Thinking Past the Future: Patience Part 1 of 3


I’m getting married in less than a month.

I’m publishing a book soon after.

We’ll be debt-free next year.

We have at least 5 trips planned over the next year. Two are big ones!

I have medical issues that need to be addressed, difficult relationship issues with family, and some legal loose ends that need to be tied up.

When viewed through the lens of all these big upcoming events, today’s progress can seem insignificant. I know there’s progress. I’m stoked about our current trajectory. But man…sometimes I just can’t wait!!!

Ever catch yourself saying something like, “As soon as that’s over, I’ll feel much better!” or, “Once I get that thing done, I’ll be so relieved”, or the worst; “I’ll be happy when…”

Sometimes a feeling creeps in; I’m just looking forward to getting past it all. Even for the really good stuff. I’m so happy to be marrying Tali next month, there’s no way I could convey my excitement in words. I’m looking forward to the actual day as well. We only invited people we care deeply for. It’s going to be a blast! Yet…I still get these thoughts; once we’re done with the wedding, we’ll finally be able to focus on the book, the trips, the debts…

But when does that end? There will always be something after.

Something after the wedding.

Something after the book.

Something after the trip to Israel…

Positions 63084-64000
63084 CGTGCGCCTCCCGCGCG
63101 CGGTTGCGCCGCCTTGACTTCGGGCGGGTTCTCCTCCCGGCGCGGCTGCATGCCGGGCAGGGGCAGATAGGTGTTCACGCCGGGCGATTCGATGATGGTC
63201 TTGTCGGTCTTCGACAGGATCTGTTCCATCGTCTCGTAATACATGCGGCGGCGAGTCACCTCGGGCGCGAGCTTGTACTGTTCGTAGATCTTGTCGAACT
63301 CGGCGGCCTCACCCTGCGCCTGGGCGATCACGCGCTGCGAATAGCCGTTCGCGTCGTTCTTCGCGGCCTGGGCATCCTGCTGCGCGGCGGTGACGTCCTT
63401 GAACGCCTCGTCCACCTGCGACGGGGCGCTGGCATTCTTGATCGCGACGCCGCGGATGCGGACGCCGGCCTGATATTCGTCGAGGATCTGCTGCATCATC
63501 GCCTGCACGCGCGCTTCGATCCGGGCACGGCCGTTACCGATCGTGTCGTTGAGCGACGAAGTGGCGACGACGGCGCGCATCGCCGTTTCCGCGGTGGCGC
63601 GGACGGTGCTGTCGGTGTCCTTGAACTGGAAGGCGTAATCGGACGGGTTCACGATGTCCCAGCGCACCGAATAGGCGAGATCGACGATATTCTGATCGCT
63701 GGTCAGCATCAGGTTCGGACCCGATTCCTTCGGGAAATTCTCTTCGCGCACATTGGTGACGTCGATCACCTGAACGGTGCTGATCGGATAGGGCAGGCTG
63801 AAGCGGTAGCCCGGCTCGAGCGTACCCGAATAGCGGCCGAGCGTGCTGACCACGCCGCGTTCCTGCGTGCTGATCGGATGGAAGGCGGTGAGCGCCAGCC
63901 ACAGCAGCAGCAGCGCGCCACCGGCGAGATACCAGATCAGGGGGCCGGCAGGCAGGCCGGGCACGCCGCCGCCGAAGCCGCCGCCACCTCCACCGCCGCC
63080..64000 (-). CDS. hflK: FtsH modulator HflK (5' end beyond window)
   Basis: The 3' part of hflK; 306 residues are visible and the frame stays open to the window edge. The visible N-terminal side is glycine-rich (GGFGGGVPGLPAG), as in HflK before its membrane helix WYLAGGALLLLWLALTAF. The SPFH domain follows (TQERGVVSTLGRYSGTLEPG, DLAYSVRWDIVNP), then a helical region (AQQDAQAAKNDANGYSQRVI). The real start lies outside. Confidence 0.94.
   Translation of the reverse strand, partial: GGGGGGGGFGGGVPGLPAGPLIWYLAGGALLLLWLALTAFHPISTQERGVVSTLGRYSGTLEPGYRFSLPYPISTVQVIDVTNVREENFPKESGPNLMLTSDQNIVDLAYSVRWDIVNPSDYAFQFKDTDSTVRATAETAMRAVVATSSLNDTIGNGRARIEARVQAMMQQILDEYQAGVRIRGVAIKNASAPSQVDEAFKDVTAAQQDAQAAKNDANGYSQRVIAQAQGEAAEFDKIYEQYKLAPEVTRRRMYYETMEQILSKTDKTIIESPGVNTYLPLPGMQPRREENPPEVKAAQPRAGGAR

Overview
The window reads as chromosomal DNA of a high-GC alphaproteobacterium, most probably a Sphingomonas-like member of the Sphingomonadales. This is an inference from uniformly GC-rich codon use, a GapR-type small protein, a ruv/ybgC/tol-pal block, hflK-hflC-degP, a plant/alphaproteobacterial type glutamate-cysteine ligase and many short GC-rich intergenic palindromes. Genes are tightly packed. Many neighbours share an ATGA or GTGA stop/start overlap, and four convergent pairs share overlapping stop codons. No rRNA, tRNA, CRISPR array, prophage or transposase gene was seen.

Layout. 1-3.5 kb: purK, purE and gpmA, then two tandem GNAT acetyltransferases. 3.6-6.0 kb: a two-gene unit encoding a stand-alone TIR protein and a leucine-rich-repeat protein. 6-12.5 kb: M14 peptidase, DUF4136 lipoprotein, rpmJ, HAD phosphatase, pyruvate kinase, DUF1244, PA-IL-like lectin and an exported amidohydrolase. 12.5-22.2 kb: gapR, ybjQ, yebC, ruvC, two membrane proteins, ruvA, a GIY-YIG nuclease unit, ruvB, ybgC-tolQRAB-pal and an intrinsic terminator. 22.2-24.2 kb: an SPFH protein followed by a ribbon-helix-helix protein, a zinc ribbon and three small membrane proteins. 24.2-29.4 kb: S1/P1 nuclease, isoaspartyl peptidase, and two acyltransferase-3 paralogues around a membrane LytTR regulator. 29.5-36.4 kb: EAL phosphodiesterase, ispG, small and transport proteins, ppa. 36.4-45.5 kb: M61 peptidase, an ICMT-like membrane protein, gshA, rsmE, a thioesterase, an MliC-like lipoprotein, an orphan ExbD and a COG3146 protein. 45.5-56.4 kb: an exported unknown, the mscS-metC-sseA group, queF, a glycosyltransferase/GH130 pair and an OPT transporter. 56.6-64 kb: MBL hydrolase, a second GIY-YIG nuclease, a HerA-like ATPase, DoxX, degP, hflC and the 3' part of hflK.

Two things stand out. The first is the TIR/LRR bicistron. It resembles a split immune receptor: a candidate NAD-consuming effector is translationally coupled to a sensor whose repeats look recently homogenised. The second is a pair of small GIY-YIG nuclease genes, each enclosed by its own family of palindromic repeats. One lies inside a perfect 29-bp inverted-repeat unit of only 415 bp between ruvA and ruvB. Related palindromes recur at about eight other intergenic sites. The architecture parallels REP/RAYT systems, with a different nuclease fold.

Something’s on the other side of those difficult things too.

If we’re not aware, we can inadvertently develop a habit of thinking past the future; putting our contentment and happiness beyond some potential event. The eagerness to get to things or to get past things, even the really good things, is just a feeling. And feelings can come and go. The trick is not to feed into it. I don’t want those feelings to become habitual. They rob me of happiness and suck up precious time in the here-and-now.

Anticipation for the future can be fun, like a recreational drug, but addiction to anticipation leads to the ruin of joy.

So, it takes practice. Let the anticipation come and go. No need to fight it, that just gives it more respect than it deserves. Just recognize it for what it is; an emotional reaction to planning. The only point of planning is to attempt to make today more effective.

That anticipation. That worry. That stress. Anxiety. Whatever form the emotion is taking is irrelevant. The root of them all is future-thinking. Get the value out of future-thinking by envisioning what you want, and planning your practices to help steer you closer to that vision. Then once planning is done…turn to the practice of today.

The moment I sit down to actually work on the book, I stop stressing about the book. The moment Tali and I are enjoying each other’s company, we’re no longer eager to “get past” the wedding. The moment we pay off a chunk of debt, we feel victorious instead of impatient.

The future may or may not come as we anticipate it to be. That’s not for us to know.

Today is here. Today is real. Today I’m making progress and enjoying where I am. When I open my eyes to the present, patience is readily available in the form of peace, contentment, and optimism.

That’s about as good as it gets. And I don’t even have to wait!



This article was originally written in August 2019. It’s the 1st part in a 3-part series. To see parts 2 and 3, subscribe to The Lyceum Letter before December 10th, 2020, or become a member of The Lyceum Community to access 100% of the content, including archives.


By Cody Limbaugh

Author of STOP SETTING GOALS! and co-founder of The Lyceum. Cody and his wife Tali Zabari both write and create at, where they share their adventures in #HardcoreHomesteading and personal development. Join the discussion in The Lyceum Community at

© 2020 The Lyceum LLC